Seal of Approval

on Monday, 23 July 2018. Posted in Archives

Archives are regarded, quite rightly, as vital sources of information about past lives and times, and are pored over for the fascinating details that they offer. However, in the quest for knowledge it is easy to overlook the format and appearance of the documents, which are also informative, but are worthy of consideration and appreciation for their style and artistic achievement. A good example of this is seals, which were used to validate or authenticate documents, much as we might provide a signature or enter a PIN.  A soft material made of beeswax with tree resin and pigment that was pressed into a metal matrix onto which image and text was engraved, to make an impression. Usually the seal would have writing around its edge (known as the legend) which was often in Latin. They might identify the owner, or be relevant to the image. One of my favourites, in The National Archives, appears on the seal of a lady, ‘Love me and Lyve’.

Why are they important and so deserving of such attention? Because they are examples of the skill of the engravers who made the moulds or matrices, which produced exquisite miniature works of art. This small scale medieval sculpture complements the work of masons, carvers, painters and other craftsmen in buildings, statues, paintings and devotional and personal objects that survive from the Middle Ages.

The choice of motif was a matter of personal taste surviving from a time when people had few personal items. They are revealing about the owner: their social status, indicated by the use of heraldic symbols, emphasising his or her power and authority: their occupation, by an image of the tools of their trade: or their personality and mindset, by devotional motifs indicating their piety, or amusing images suggesting a sense of humour. Wit, sentimentality, and popular devotion, all appear in the designs the seals of individuals below the elites. Delight in the absurd and the burlesque, such a hare blowing a horn while riding on the back of a dog and humorous punning designs and pictograms were commonly displayed. Images of saints with their emblems, such as St Catherine and the wheel on which she was tortured, a pelican in its piety, pecking their breasts to feed their young, were also popular designs.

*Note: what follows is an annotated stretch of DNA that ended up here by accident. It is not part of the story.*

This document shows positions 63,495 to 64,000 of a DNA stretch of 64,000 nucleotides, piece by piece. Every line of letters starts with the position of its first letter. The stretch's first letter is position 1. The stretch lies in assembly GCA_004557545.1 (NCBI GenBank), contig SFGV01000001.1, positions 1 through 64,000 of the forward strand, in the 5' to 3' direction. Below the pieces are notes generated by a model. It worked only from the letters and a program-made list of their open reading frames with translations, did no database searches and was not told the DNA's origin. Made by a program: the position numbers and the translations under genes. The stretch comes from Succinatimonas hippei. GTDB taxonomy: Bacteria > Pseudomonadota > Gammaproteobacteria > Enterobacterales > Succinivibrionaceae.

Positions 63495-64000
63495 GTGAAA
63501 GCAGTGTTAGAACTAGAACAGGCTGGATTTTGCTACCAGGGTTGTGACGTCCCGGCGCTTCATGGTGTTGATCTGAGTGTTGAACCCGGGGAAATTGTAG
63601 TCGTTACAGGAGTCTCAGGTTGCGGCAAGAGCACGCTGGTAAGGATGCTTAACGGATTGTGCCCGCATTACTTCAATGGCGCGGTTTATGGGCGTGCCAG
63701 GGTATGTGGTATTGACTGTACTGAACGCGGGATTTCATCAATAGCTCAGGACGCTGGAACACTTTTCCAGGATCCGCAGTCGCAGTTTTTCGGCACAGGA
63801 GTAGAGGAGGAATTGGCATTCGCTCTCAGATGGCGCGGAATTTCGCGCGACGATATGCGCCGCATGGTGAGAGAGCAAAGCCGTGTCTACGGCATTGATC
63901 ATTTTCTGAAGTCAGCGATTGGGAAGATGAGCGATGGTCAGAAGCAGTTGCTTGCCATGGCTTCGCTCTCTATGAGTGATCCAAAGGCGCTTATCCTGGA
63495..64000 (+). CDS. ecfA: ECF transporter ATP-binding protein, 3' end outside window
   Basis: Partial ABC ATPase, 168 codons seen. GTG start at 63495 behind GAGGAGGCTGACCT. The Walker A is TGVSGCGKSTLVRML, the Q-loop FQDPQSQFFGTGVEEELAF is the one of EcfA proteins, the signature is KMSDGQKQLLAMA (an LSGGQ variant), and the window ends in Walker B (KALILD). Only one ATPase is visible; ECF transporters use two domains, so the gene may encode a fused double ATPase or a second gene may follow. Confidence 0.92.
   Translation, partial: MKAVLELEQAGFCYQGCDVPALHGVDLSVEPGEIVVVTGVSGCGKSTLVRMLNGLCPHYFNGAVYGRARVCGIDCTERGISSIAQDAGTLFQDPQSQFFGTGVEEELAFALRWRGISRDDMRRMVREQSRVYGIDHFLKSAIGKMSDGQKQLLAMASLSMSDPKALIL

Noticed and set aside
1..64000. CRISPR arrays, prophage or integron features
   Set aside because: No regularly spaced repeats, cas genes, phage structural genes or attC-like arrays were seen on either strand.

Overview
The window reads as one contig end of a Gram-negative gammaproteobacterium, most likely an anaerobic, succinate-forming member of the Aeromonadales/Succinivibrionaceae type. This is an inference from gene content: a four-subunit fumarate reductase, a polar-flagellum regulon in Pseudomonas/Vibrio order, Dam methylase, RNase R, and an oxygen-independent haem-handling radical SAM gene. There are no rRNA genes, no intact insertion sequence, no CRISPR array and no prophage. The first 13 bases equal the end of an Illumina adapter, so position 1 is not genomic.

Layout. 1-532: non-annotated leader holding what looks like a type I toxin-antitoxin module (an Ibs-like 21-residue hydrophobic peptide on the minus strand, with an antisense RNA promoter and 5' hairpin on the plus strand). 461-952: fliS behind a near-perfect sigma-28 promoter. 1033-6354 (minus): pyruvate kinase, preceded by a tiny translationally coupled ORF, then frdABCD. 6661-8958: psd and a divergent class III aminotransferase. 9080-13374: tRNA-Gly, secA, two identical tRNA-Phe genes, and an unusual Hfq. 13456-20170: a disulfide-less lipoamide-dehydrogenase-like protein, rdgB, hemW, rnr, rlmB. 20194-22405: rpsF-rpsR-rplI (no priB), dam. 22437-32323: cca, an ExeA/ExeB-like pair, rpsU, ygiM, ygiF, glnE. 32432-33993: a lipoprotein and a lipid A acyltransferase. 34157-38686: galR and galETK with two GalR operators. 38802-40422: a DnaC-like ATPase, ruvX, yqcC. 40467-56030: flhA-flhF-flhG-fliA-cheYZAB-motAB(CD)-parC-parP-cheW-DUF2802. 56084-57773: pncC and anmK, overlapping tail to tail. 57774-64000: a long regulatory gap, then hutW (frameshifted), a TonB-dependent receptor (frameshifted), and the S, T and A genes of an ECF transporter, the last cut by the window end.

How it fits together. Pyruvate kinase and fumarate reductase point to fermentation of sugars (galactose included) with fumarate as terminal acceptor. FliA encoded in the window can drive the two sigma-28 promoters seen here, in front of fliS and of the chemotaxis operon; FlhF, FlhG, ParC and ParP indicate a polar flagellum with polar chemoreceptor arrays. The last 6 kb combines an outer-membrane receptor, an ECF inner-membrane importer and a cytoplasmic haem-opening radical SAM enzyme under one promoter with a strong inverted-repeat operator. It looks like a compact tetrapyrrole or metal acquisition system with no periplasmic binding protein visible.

I will be giving an illustrated talk on this subject, entitled Good Impressions: Seals from the 13th-20th centuries, at the History Centre on Thursday 9 August at 10.30. Tickets £4.00.

No the History Centre is not trying to compete with the Whale and Dolphin Conservation Society, also based in Chippenham, and taken on a wider brief in the preservation of the Natural World. This is about the seals, archival not mammalian; the lumps of beeswax impressed with intricate and elaborate designs that authenticated legal documents. Relevant in a time when only the few could read or write their names, the conservative nature of the law means that they continue in use today; if reduced to the ignominy of a self-adhesive red circle stuck alongside the signatures on deeds.

An American once asked me, looking at the large bundle of deeds I was carrying, ‘Gee what are those stones?’ And I could understand his attempt to describe them in layman’s terms.  Attached by parchment tags they dangle below the text of the document and are vulnerable to careless handling. However, as a result of a project 1800 seals have been indentified and given protection with padded bags skilfully made by Conservation assistant Rachel Gough.

Also included in the survey were examples of the Great Seals from 13th to 19th centuries attached to royal documents. These range in size between 10 cm and 17.5cm, and are thereby particularly vulnerable. In fact in some examples from the late 16th century they are larger than the document to which they are attached. The monarch appears on both sides, in majesty with the symbols of authority on the obverse, and on horseback as military leader on the reverse. The designs are vigorous and have depth and detail, were regarded as important images of royalty. They are in sharp contrast to the rather sterile and flat great seal of our present Queen (as seen recently on the grant of royal status to Wootton Bassett).

So it is with no little satisfaction and considerable relief that I can report that our seals are safe.

Steve Hobbs, Archivist


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